New EPA Reg An Economy Killer

New EPA Reg An
Economy Killer
All good attorneys are adept at connecting current points to past decisions
that might be thought to have some bearing on the case being tried. Government attorneys do not have
to go to those lengths, all they need is to have the bureaucracy issue a new regulation--even if it flies in
the face of reality.
The point today is an individual's right to do on his property what he wants. The EPA is once again
stepping up its attack on an owner's right to impede on anything that might be construed as "connecting
with navigable waters."
The EPA wants to significantly increase its authority over a larger percentage of streams and wetlands that
provide habitat for wildlife and sources of drinking water. President Barack Obama is expected to skirt
around Congress on the issue with another executive decision but this could directly affect every
American, no matter where they live.
When the EPA began, America had polluted itself especially in the Industrial Belt along the Great Lakes'
states. Water wasn't fit to drink and the air unfit to inhale in the 1960s. America clearly needed something
to be done. The EPA was born.
But, over time, the good intentions were expanded. Now the EPA is a law unto itself.
Former Justice Department prosecutor David Uhlmann, currently a law professor at Michigan, said, "There
is nothing complicated about the idea we should protect the tributary system that flows into our nation's
rivers. What is more difficult is deciding when to protect wetlands, which perform essential ecological
functions but often make it impossible for landowners to develop their property." On that point he and I
The EPA is claiming 60% of the nation's streams and millions of acres of wetlands lack clear protection
under existing regulation. Why? Because the word "connection" necessary to fall under EPA control has
never been clearly established. Currently only those wetlands or waterways that "connect with navigable
waters" fall under EPA control.
Under the proposed regulation, concocted by the Army Corps of Engineers and the EPA, all water can be
connected to navigable waterways. That is absurd.
That means if you are sitting in the middle of the Great American Desert, you can't do anything to disrupt
the natural flow of water onyour property even though no water there can connect to a navigable source
without manmade intervention by canals or pipelines. The Continental Divide splits and surrounds the
area meaning no water can possibly escape naturally by any means other than vaporization.
The American Farm Bureau is leading the opposition to this proposal. "The proposed rule provides none
of the clarity and certainty it promises. Instead it creates confusion and risk by PROVIDING THE
The government is heading for another power grab designed to whittle away once again at the
Constitution-guaranteed freedom of each person. If a land owner anywhere you will lose your right to
pursue happiness on your own property doing what has always been done with the acres you have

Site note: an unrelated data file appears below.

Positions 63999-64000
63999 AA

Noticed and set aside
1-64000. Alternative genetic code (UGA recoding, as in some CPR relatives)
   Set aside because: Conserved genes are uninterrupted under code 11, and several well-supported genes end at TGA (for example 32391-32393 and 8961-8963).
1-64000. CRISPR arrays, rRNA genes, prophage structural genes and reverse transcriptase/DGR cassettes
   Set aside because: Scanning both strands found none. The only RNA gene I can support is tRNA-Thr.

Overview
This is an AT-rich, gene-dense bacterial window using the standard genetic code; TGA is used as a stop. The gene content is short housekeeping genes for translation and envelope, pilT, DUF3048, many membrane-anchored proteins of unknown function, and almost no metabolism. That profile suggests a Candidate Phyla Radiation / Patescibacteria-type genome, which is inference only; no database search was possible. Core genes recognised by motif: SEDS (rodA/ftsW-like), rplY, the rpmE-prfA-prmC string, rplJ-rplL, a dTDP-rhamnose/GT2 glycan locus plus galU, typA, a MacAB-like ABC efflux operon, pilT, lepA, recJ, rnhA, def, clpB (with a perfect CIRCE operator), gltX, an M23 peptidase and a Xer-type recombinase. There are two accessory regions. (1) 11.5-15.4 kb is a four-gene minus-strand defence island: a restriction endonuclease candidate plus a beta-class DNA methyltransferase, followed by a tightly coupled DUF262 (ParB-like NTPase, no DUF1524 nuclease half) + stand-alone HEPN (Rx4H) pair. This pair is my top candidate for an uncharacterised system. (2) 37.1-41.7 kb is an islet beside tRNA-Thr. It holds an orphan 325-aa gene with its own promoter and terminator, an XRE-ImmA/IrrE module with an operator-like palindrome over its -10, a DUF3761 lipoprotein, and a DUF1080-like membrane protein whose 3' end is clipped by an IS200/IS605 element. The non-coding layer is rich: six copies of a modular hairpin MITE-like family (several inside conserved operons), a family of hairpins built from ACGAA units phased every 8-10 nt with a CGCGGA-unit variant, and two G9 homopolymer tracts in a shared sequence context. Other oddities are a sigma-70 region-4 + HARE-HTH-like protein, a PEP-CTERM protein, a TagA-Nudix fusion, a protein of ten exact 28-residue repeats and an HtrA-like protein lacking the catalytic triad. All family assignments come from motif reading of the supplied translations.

If the rule is allowed to go through, as written, any low spot that collects rainwater during a rain shower
could fall under the control of the EPA and prevent the landowner from controlling his own property. Even
more appalling, every manmade device to deliver this vital element to urban households could also be
subjected to the whims of the EPA in the future as for the first time sewer systems could, legitimately, be
considered "connected to a navigable waterway."
If you wanted to install a lawn-watering system for your yard, you could need approval from and then
purchase a permit from the EPA. How much would that add to the cost?
This very problem was put into a letter sent by Arizona Sens. Jeff Flake and John McCain. Writing for
Arizona, the letter stated, the "vast majority of Arizona's waters are part of ephemeral systems and often
found at substantial distances from traditional navigable or interstate waters. Every small ephemeral
system of limited function with no practical ability to influence the physical, chemical or biological
integrity of those downstream waters, would be regulated."
The proposed ruling had one big supporter in another dry state, New Mexico. Sanders Moore, the director
of Environment New Mexico, claims waterways there had been put under risk due to narrow interpretation
of the existing laws. She claims the off-and-on dry stream beds are a significant danger to all-year
waterways. "When those dry beds run with snow melt, they pick up all those pollutants and carry them to
larger rivers."
They do. But that is a natural occurrence found almost everywhere water is scarce. So now an
environmentalist wants to alter nature itself.
In essence that is what the EPA is planning. The ruling has two benefits for government that cannot be
overstated. It extends its reach even further into every individual's daily life and extends their power and
revenue base even more broadly than it already has through selling permits to a favored few.
How much more will it cost to build a home or a business when the nebulous connection to a navigable
waterway is in the grip of someone who doesn't truly care what the facts are but is pushing an agenda
only? That is another cost America's economy cannot afford--at any point.
"I have sworn on the altar of God eternal hostility to every form of tyranny over the mind of man."--Thomas